Definition of SMEs, a lack of their complete list and complicated loan disbursement process prevented stimulus from reaching small ventures
Though large businesses could avail the stimulus packages to offset the pandemic fallout, the low-cost loans did not reach small and medium-sized enterprises (SMEs) due to the lack of an exact SME list and complex loan disbursement process, said business leaders.
The complications over defining small ventures deterred stimulus implementation, they said at a roundtable discussion on private investment in the midst of the pandemic. The roundtable was hosted by Dhaka Reporters' Unity (DRU) in Dhaka on Monday.
The programme also shed light on private investment portfolio, stimulus package implementation, gross domestic product (GDP) growth, Ease of Doing Business Index and potential Covid-19 vaccines.
Speakers said the government has been able to counteract the first wave of the virus, though businesses had been dealt a blow by the pandemic. They expressed optimism about reviving the economy and investment as fears of a second wave loom large.
Speaking as the special guest, business leader Abdul Awal Mintoo disagreed with the country's GDP growth, saying, "Those who believe in these figures, I would say, do not understand them. The World Bank says Bangladesh's GDP growth will be 1.6%, but the government forecast it in the budget speech to be 5.2%."
Claiming the figures are hampering investments, he demanded that the government make the Bangladesh Bureau of Statistics (BBS) autonomous.
Mintoo said, "If economic growth reaches 5-6%, the country needs at least 40% of investment of the GDP. Investment was once 31% of GDP, but now it is below 29%. Although investment in the private sector is declining, it is increasing in the public sector, which is not creating new jobs."
He lambasted what he called a "bank loan-dependent government", and said,"Burgeoning foreign reserves do not fall in any economic indicator."
Though he praised the implementation of the 9% interest rate since last April, the business leader questioned how reasonable it was in a free market economy. He, however, appreciated the government for measures to increase agri-production.
Referring to politics as a big business in the country now, he said, "If you can become a member of parliament for five years with or without being voted to it, then you will not require a business anymore. You have actually gone somewhere to earn as much money as to support your next three generations: and we are witnessing it now."
In response, the prime minister's adviser for private industry and investment, Salman F Rahman, said that there was no way to disagree on the massive developments which have taken place since 2009 and till the pre-Covid period. That was unprecedented.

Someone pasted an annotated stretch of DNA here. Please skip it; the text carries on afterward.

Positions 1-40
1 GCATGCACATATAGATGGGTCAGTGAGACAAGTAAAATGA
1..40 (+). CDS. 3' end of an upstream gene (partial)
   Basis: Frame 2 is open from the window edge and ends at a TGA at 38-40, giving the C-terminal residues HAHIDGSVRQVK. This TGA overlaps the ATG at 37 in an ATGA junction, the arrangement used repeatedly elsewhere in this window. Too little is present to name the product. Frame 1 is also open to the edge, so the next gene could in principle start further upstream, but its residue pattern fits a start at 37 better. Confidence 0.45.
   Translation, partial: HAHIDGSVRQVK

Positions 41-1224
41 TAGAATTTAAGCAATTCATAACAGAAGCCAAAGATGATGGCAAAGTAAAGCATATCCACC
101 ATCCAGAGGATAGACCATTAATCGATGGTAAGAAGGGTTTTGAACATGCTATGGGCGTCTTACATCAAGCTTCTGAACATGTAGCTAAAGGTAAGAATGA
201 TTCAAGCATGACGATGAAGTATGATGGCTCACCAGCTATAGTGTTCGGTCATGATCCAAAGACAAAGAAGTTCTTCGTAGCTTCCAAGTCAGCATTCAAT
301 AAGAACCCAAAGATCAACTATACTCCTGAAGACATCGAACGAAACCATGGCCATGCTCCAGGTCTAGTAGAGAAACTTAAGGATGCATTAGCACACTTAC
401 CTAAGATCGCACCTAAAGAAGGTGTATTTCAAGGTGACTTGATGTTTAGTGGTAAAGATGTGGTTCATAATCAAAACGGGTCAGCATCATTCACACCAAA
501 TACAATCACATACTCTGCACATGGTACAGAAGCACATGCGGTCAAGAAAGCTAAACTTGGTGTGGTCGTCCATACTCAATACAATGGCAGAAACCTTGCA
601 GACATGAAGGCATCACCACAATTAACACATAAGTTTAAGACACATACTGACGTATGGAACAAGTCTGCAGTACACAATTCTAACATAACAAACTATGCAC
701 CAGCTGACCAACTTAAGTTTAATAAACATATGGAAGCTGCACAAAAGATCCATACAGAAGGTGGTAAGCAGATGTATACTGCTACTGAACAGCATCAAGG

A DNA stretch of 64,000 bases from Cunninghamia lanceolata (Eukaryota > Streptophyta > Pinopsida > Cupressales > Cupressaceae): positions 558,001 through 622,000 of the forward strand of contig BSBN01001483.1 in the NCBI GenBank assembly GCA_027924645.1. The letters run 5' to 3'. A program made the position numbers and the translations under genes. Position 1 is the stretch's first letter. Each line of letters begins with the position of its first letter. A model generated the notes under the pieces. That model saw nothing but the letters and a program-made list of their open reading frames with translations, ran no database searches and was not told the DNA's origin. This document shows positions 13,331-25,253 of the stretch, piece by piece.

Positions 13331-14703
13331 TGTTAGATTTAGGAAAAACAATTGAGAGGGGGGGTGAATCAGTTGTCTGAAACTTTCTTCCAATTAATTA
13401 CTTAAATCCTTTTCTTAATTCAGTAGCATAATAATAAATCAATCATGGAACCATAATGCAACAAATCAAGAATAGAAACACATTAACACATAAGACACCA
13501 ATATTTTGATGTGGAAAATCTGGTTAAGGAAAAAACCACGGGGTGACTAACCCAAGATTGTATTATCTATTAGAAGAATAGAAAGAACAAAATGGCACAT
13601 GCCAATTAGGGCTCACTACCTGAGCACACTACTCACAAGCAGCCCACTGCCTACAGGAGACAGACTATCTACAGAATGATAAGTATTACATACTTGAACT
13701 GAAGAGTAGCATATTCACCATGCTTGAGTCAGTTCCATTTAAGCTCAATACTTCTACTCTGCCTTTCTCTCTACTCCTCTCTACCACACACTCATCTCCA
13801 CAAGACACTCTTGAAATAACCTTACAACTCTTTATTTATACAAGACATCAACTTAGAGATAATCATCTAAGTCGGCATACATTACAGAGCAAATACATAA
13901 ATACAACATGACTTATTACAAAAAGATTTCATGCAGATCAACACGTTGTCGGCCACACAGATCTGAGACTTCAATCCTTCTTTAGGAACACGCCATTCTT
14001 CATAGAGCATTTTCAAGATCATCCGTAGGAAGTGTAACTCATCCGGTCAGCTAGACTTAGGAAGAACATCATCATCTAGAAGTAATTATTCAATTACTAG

"The country's outlook will change beyond imagination in the next ten years," he commented, welcoming "constructive criticism".
Small ventures in trouble due to SME definition
At the discussion, Salman F Rahman agreed that small ventures were facing trouble in availing low-cost loans. He said the government is looking into the matter in order to come up with a solution.
"Many small ventures remain out of the radar as well as detection. How can they be identified? The government has the list of those who work on micro-credit, but does not have the details of the borrowers," noted Salman F Rahman.
Dhaka Chamber of Commerce & Industry (DCCI) President Shams Mahmud said the pandemic-led situation was new for all, but the government had responded quickly.
"Despite the government's efforts, the stimulus did not reach many SMEs due to the entrepreneurs, while big businesses easily availed the facility."
"The government's policy is very investor friendly," he said, noting that the government is sincere about industrialists and businessmen.
Agreeing with Shams Mahmud, Abdul Awal Mintoo said small ventures are not getting loans due to the definition of SMEs.
He said, "Even though small entrepreneurs account for 80% of structural production, stimulus packages elude most of them. I do not understand how the country's economy will be set on a strong foundation as 20% of big businessmen alone availed the stimulus loans."
Noting that the government has announced the stimulus in time to avoid the virus assault on employment, former Federation of Bangladesh Chambers of Commerce & Industry (FBCCI) President Mir Nasir said, "It helped the private sector move forward. Marginalised people are still in crisis. But the stimulus package announced for SMEs has not been implemented. It needs to be emphasised."
The Financial Express Joint Editor Shamsul Huq Zahid said, "Many pragmatic policies are undertaken, but these get politicised in implementation. The minnows are not getting the stimulus, but the loans reach out to the biggies. Public investment is rising while private investment still struggles, which leads to a hit on employment generation."
Ease of Doing Business Index
DCCI President Shams Mahmud said, "If the growth rate of the country has been so bad for the last ten years, there would not have been so much investment. Yes, we have some issues. A business has to take several permissions. But it is getting much easier."
Terming the Ease of Doing Business Index a political tool, Abdul Awal Mintoo said, "I had an issue over a contract which was a fundamental topic of the index and went to court in 2008. But the final verdict did not come out even in 2020."
He said investment in the country will increase if investors are offered more protective schemes, their tax issues are settled and border-related topics are resolved promptly.
Salman F Rahman said that though the publication of ranking has remained suspended for the last couple of years, it is assumed that the country needs to improve in it.
"And I am doing everything I can to make it happen. If the new ranking is published, Bangladesh will score a double digit position," he concluded.